BEIJING (Reuters) - China on Thursday cut its forecast for soybean imports for the 2018/19 crop year, warning that higher prices due to Beijing's trade war with Washington will curb demand as farmers switch to alternative ingredients for their animal feed.
Imports of soybeans in the crop year that starts on Oct. 1 will be 93.85 million tonnes, down 1.8 million tonnes, or 2 percent, from last month's estimate, the Ministry of Agriculture and Rural Affairs said in its monthly crop report.
That compares with its estimate of 95.97 million for the 2017/18 crop year and would be the lowest import level since the 2016/17 year, according to U.S. government records.
The ministry's Chinese Agricultural Supply and Demand Estimates (CASDE) report said new 25 percent tariffs on U.S. shipments introduced last week will inflate prices of the oilseed.
Meanwhile, crushers that make meal and oil from the beans will process fewer beans in favour of other protein substitutes. Meal made from rapeseed, peanuts and sunflower seeds are expected to be popular alternatives.
The government also cut its soybean consumption forecast by 2 percent from the previous month's outlook to 109.23 million tonnes. That would still be 1 percent higher than consumption in the 2017/18 crop year.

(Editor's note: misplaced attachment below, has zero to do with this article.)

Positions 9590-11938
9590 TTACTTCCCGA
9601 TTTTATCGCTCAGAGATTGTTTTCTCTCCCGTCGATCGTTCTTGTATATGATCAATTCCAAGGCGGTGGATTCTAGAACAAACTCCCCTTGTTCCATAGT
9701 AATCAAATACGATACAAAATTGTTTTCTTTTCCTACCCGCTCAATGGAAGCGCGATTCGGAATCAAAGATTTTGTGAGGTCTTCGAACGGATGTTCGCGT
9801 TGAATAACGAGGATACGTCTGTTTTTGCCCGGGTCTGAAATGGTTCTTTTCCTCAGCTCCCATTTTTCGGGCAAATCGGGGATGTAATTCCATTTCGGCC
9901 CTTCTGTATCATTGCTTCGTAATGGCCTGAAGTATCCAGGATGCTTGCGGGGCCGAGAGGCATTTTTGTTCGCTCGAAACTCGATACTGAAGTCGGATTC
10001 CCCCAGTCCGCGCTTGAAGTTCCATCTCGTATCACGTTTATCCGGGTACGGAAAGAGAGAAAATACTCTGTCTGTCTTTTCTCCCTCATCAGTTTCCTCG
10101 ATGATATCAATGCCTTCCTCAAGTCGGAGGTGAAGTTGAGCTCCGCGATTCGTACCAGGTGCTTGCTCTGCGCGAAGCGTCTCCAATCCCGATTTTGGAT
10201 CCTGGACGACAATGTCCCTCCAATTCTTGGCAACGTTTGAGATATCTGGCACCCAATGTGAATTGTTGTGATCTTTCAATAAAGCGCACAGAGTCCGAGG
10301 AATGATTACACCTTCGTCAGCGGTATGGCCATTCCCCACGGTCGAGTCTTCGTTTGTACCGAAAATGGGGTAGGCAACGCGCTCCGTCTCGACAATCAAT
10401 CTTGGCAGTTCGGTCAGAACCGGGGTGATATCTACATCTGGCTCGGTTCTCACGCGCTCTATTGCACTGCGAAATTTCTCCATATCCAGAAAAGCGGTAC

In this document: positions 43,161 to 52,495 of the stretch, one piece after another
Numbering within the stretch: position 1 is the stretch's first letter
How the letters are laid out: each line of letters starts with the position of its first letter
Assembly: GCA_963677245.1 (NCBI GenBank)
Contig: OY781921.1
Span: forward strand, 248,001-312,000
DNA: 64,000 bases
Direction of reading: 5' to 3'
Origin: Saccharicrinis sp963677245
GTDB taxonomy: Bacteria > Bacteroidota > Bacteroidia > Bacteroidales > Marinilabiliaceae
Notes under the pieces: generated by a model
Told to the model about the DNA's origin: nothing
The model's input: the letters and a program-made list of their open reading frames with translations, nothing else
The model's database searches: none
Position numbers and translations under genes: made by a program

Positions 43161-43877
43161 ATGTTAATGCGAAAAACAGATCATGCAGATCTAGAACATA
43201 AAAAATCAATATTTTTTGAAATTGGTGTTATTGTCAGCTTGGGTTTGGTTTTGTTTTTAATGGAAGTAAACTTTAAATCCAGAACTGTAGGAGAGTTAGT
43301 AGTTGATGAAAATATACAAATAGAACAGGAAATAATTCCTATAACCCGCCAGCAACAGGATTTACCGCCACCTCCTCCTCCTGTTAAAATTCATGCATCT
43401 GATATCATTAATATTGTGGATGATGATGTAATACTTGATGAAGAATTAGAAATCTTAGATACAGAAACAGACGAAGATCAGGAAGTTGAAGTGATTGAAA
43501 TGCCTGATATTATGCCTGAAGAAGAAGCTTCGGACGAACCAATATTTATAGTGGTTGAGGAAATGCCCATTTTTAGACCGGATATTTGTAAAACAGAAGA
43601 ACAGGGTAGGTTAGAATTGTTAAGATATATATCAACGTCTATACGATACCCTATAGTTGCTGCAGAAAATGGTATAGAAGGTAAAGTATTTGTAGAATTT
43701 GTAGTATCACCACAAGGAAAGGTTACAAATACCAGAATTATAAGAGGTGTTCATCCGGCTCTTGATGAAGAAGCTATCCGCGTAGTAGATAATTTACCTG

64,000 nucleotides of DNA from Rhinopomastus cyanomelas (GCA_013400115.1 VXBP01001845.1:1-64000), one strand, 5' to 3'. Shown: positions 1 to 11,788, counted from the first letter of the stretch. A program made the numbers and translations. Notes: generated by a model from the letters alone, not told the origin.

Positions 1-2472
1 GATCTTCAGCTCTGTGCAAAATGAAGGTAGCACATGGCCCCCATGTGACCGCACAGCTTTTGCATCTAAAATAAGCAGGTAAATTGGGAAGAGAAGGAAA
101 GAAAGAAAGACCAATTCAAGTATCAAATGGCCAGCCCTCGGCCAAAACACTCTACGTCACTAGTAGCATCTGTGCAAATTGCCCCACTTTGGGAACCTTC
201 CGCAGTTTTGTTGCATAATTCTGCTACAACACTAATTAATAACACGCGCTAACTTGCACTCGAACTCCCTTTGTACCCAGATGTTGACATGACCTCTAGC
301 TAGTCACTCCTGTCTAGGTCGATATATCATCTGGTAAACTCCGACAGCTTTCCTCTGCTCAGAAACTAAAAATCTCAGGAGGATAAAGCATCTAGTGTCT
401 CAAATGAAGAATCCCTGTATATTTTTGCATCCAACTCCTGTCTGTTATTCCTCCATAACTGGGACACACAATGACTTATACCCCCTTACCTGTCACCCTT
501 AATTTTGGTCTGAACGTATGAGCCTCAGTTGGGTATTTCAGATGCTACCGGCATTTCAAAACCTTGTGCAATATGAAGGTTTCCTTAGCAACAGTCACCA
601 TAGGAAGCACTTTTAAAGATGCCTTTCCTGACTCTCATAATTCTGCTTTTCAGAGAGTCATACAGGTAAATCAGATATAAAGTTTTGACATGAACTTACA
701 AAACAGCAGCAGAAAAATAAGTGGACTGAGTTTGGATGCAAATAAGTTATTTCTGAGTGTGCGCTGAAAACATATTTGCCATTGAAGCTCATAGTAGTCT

China on July 6 imposed 25 percent tariffs on $34 billion in U.S. goods, including soybeans, in response to U.S. duties imposed the same day on Chinese products worth a similar value, as the world's top two economies headed into an outright trade war.
The extra tariffs are expected to push up China's soybean import costs by 100 yuan ($14.95) from the previous month's forecast, the CASDE report said.
For other crops, the forecast for China's 2017/18 cotton imports was raised by 200,000 tonnes from the previous month to 1.3 million tonnes.
The outlook for rapeseed output during the 2017/18 crop year was increased from the previous month as major producers promoted different uses of the oilseed though no figure was provided, according to the statement.
($1 = 6.6875 Chinese yuan renminbi)
(Reporting by Hallie Gu and Dominique Patton; Editing by Joseph Radford and Christian Schmollinger)
(This story has not been edited by Business Standard staff and is auto-generated from a syndicated feed.)